11 August 2022 The Future is the Product of the Past

A rare 3,300-year-old bronze helmet reaching the present from the Hittite Empire era

The 3,300-year-old bronze helmet, which was unearthed during the 2002 excavations in Şapinuva, one of the important cult centers of the Hittite Empire, is among the rare artifacts that have survived from the Hittite Empire period.

The Hittite helmet, which was discovered during the excavations at the Şapinuva ruins in the Ortaköy district of Çorum, located in the center of Turkey, have been published by Dr. Mustafa Süel in 2002 and introduced to the scientific world.

The bronze helmet was discovered in 2002 in the building called Building D.  This structure, besides the discovery of this important discovery, is also quite remarkable with its structure that is encountered for the first time in Hittite architecture.

While the building shows a rectangular plan structure with its external appearance, there is an L-shaped hall and spaces arranged inside this hall.

The building, which has a very impressive entrance door, has an entrance corridor of 5.5 meters. Two hearths, on the right and left, were found at the entrance of the corridor. Those who come here enter the interior by passing between these two fires. Undoubtedly, was quite impressive in the conditions of the time.

Ortaköy- Şapinuva, D building can be seen on the far right.
Ortaköy- Şapinuva, D building can be seen on the far right.

In the last part of the corridor, there are two orthostats placed opposite each other at the door entrance. Especially the orthostat on the left was found in a very well-preserved condition. On this orthostat, there is the figure of the Storm God, whose bow and quiver are hung on his shoulder, which is depicted walking towards the entrance of the building. ( Orthostat is squared stone blocks much greater in height than depth that is usually built into the lower portion of a wall.)

The 30-40 cm purification pool in the building is seen as the definitive proof that the building is a very important place of worship.

The said helmet must have been presented to this temple as an offering. It is similar to the helmets we have seen on the heads of the figures in many Hittite reliefs. This work was found here for the first time as a whole in its original form.

Photo: İHA

Bronze axes, pieces of armor, and spearheads were found near this helmet, which was left as an offering to the storm god.

The helmet, which has a conical body structure, has a head circumference of 66 cm and a height of 33 cm. The part that comes to the middle of the conical part is slightly inflated by beating outwards to fit the head more comfortably. It is seen that the helmet was formed by cutting and folding the bronze plate based on a certain mold and combining the two curved edges.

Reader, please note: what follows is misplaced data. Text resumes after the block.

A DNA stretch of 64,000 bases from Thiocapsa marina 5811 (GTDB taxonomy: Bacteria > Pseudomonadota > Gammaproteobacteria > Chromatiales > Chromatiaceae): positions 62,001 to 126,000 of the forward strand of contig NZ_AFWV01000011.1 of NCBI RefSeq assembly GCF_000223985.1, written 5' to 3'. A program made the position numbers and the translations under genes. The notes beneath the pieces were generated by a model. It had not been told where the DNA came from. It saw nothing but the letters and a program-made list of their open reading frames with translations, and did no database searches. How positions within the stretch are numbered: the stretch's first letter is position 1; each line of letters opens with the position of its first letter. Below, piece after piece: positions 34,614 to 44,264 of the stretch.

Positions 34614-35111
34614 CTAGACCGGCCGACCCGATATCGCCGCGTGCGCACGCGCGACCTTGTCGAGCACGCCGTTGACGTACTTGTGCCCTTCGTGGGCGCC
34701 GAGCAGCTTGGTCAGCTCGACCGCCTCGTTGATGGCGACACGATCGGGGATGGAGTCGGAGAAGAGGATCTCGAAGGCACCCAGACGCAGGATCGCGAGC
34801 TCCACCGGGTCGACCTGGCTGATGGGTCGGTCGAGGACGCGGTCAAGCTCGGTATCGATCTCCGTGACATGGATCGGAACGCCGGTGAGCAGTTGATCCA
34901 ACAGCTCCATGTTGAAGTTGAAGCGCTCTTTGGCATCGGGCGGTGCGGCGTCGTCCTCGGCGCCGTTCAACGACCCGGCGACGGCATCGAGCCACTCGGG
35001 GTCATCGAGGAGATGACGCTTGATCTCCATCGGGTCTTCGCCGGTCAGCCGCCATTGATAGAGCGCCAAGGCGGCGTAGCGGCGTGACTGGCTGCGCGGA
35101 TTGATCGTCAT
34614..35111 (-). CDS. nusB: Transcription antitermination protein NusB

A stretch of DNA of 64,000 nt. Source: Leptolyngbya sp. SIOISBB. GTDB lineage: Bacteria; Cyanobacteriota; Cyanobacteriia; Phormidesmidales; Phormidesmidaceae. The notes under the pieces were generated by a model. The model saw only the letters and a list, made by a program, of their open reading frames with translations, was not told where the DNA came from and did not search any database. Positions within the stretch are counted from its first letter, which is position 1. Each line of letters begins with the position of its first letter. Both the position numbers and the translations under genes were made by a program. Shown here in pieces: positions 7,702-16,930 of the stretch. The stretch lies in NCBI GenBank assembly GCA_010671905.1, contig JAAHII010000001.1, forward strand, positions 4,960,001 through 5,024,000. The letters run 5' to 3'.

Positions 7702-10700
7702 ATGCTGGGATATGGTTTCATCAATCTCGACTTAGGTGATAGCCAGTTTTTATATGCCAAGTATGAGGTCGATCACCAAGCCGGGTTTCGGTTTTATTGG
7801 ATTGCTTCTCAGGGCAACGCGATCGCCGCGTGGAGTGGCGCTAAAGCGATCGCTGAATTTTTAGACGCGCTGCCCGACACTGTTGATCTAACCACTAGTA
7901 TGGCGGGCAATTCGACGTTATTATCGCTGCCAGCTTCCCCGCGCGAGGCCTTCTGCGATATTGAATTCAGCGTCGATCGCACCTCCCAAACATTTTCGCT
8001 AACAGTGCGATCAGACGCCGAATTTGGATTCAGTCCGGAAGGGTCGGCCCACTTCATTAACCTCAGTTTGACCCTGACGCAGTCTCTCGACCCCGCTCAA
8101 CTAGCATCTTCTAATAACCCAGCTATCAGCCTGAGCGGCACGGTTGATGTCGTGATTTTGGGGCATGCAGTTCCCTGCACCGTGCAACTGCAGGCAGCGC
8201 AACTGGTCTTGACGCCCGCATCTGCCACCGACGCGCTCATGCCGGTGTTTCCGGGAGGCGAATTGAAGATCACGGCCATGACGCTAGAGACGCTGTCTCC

It is observed that the back part is kept longer to protect the nape, and the part coming towards the forehead extends from the middle towards the nose. The blows that the warrior can take on his head seem to have been carefully calculated.

The helmet, which was given as an offering to the Hittite Storm God, began to be exhibited at the Çorum Archeology Museum this year.

 The 3,300-year-old Hittite bronze helmet is on display at the Çorum Archeology Museum. Photo: İHA
The 3,300-year-old Hittite bronze helmet is on display at the Çorum Archeology Museum. Photo: İHA

Özge Eren, one of the archaeologists of the Çorum Museum, “The bronze helmet, which has a conical form with a pointed crest, has rivet holes on the neck and cheeks. Apparatuses that protect the cheeks and neck are attached to these parts,” she said.

Bronze helmets were among the most important royal gifts of the period

Explaining that the Bronze helmet found under the rubble of the religious building called “D” building, which was destroyed as a result of a great fire about 3,300 years ago, was crushed, Eren said, “Due to the fact that bronze war materials were taken as booty in wars and the bronze was melted and reused in other productions, very few of them have survived to the present day. For this reason, this helmet found in Ortaköy Sapinuva is a very important artifact that has survived from the Hittite Empire period to which it belongs, although it was crushed and destroyed.”

Photo: İHA

Explaining that the work, whose Hurrian name is “gur-sip-pi” and Hittite name is “hupruşhi”, is one of the gifts presented to him in a temple dedicated to the ‘Storm god’, which also represents war, Eren said, “Bronze helmets are ancient Egypt, which was another superpower at that time. It is among the precious gifts sent to the pharaoh. This helmet found in Şapinuva is in perfect harmony with the helmet worn by the god, who is depicted with war clothes and weapons on the relief in Boğazköy Hattuşa King Gate. This shows that the sculptors of the period were able to apply the high relief technique on limestone in a very realistic way and that they were at a level that could visually reflect some sections of the Hittite world from 3,300 years ago,” she said.

In our article, excerpts are made from Dr. Mustafa Süel’s article titled “Ortaköy-Şapinuva’da Bulunan Bronze Bir Miğfer”.

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